Tuesday, March 9, 1999

Hawaii State Seal

Most Cayetano
initiatives alive

But plans for civil service
reform and a value tax on cars
have been diminished

By Pat Omandam


Opposition to Gov. Ben Cayetano's plan to raise taxes on vehicles is simple: People want the same level of services, but they don't want higher taxes, says Rep. Brian Schatz.

"People recognize that any kind of tax increase proposal was really dead on arrival," said Schatz (D, Manoa), who is in his first term as a state representative and the youngest lawmaker this session at age 26.

1999 Hawaii State Legislature With the state House and Senate today ready to swap their extensive list of bills, most of the initiatives proposed in Cayetano's package remain alive.

But some, such as the governor's civil service reform and initiatives to raise state revenue through a proposed value tax on automobiles and a higher surcharge on rental cars, have gone through the legislative rinse cycle and shrunk.

Others -- such as a measure that removes overtime from calculation of government employee retirement benefits -- have been hung up for another session, although it could have saved millions of dollars in state retirement payments.

Officials are optimistic

Nevertheless, state officials remain optimistic about many of the nearly 500 bills listed in the governor's package. State Tax Director Ray Kamikawa said almost all of the governor's tax bills, meant to offset revenue lost from proposed tax cuts, are alive in some form.

Among those, he said, are Cayetano initiatives that allow a portion of the hotel room tax to be used for the environment, a 50 percent cut in corporate and franchise tax rates, income tax credits for new high-tech industries, a tax credit for hotel renovations and an exemption of exported services from the 4 percent general excise tax.

Stalled tax bills

Tax bills that have stalled include a cut in the personal income tax and a double deduction for employer costs for prepaid health care insurance.

"I guess they're being cautious with a lot of these tax bills because of the revenue lost associated with some of the tax cuts, in light of the fact that they're not looking to any revenue raising bills and coupled with the fact tax collections have not been that stellar of late," Kamikawa said.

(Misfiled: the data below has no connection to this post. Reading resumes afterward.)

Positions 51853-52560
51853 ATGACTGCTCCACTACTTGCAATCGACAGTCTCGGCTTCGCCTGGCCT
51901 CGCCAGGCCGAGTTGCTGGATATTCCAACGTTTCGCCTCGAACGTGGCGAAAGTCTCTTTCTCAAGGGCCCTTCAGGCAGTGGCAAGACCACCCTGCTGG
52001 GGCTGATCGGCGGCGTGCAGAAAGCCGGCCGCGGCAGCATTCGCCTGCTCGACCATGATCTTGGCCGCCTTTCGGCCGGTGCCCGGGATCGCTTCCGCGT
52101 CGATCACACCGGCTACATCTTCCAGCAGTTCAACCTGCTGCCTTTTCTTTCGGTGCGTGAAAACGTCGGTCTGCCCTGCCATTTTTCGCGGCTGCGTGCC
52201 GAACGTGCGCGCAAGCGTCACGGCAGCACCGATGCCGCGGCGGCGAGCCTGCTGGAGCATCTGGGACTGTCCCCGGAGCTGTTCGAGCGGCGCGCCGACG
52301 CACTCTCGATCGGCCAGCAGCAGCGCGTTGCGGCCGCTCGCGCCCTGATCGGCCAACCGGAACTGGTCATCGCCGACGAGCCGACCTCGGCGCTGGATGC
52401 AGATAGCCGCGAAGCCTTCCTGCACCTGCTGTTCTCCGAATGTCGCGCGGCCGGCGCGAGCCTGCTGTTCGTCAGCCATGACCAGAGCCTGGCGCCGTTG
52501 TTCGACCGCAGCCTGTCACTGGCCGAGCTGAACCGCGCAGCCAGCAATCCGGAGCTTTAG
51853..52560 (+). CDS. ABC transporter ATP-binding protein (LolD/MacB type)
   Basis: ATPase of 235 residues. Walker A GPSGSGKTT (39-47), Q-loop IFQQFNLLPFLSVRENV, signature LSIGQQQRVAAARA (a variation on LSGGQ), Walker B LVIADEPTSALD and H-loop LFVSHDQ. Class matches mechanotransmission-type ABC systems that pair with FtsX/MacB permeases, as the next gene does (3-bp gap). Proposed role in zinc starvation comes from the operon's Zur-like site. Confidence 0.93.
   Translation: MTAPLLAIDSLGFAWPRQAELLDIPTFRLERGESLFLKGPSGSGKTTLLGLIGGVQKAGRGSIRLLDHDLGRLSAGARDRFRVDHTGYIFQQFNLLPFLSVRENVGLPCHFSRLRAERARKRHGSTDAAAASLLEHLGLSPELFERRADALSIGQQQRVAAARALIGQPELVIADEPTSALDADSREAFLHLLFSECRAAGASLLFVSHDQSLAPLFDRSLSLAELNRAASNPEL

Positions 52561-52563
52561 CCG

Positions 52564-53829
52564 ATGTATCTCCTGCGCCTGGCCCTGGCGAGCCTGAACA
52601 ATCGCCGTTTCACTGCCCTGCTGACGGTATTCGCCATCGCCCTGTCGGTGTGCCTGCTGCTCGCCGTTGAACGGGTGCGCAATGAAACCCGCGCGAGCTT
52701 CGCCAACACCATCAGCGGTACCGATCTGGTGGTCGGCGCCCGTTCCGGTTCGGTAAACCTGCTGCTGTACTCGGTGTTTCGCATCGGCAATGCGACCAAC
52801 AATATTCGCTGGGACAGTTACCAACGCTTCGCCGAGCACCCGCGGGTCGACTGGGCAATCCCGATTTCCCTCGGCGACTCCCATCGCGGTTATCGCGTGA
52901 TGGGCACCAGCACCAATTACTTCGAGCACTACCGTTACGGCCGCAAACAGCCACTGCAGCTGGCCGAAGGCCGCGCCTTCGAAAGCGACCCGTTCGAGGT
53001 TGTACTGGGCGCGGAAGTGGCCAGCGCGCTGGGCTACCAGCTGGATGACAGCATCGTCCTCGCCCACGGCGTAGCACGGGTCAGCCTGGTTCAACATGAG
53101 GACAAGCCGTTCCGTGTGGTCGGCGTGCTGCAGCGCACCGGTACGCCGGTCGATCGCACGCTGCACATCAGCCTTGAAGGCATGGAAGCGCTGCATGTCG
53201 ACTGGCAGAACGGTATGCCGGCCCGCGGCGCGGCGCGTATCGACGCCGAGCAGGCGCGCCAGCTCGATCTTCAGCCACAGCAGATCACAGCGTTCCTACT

He believes the value tax on cars is being challenged because it was a progressive addition to the current vehicle weight tax, instead of in place of it.

Cayetano said recently that he doesn't see a problem in increasing the surcharge on rental cars from $2 to $3, arguing that the burden falls on tourists, not residents. Other states charge double or higher than what is being proposed, and lawmakers need to see what the rates are for the rest of the country, he said.

Senate rejection

The auto tax proposals could raise an estimated $199 million annually. But the Senate rejected the measures, while the House reduced the proposed value, or ad valorem, tax to 0.5 percent for cars valued less than $50,000 and 1 percent for cars worth more than $50,000.

The amended bill also says the money raised from the value tax would go to the counties, not the state general fund as Cayetano envisioned.

Other administration bills that have stalled this year are measures on domestic partnerships and death with dignity. A bill that would end the current civil service system next year remains alive, although the House amended it by calling only for a task force study.

Reserving judgment

Despite the changes, the governor said he is reserving judgment on the Legislature until later in the session. The administration was facing the same problems at this time last year, he said, but what emerged at session's end was one of the biggest tax cuts in the state's history.

Cayetano added that people are looking for the state to make changes, and it would be disappointing if he can't do that.

"What we need to do now is to shoot for the next higher level, and that is to increase productivity and create an environment here that's going to inspire and expand our capacity to be innovative."


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